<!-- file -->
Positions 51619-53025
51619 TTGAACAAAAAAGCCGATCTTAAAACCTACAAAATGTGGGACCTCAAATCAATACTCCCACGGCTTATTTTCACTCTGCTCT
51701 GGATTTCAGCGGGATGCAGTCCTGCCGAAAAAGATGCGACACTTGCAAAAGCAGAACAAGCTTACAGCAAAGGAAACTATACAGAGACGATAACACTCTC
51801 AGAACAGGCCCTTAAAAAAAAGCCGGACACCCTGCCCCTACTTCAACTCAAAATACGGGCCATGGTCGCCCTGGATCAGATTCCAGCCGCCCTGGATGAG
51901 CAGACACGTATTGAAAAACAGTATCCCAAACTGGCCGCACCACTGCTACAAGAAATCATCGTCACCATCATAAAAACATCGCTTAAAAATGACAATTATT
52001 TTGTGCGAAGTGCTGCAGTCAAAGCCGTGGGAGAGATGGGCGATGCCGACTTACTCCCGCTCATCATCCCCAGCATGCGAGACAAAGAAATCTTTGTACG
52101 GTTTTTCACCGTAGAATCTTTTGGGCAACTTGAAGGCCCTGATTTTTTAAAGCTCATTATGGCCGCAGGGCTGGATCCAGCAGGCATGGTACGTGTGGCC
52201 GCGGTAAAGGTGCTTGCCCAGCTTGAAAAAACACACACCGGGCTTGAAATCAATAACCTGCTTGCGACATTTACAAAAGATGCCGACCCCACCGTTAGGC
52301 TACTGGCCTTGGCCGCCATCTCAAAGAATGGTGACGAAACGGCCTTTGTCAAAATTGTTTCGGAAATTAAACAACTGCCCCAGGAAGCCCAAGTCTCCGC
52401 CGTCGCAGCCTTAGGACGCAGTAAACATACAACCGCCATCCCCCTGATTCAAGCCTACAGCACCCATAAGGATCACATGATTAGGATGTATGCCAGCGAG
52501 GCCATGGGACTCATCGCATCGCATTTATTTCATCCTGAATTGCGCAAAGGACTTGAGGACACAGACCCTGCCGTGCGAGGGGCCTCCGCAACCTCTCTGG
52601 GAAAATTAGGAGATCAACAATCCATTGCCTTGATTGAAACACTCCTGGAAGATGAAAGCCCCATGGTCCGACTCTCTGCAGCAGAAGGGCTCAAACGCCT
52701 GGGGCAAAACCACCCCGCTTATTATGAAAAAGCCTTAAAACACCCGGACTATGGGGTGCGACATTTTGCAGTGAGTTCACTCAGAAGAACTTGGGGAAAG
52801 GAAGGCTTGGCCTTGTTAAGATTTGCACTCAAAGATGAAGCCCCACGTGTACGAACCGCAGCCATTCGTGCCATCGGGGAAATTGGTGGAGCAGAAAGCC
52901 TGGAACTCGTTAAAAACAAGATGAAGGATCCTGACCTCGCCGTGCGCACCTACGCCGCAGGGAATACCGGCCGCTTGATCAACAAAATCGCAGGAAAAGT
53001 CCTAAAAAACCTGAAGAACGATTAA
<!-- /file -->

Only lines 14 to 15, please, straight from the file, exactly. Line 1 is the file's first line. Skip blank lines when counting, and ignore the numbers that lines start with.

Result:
52801 GAAGGCTTGGCCTTGTTAAGATTTGCACTCAAAGATGAAGCCCCACGTGTACGAACCGCAGCCATTCGTGCCATCGGGGAAATTGGTGGAGCAGAAAGCC
52901 TGGAACTCGTTAAAAACAAGATGAAGGATCCTGACCTCGCCGTGCGCACCTACGCCGCAGGGAATACCGGCCGCTTGATCAACAAAATCGCAGGAAAAGT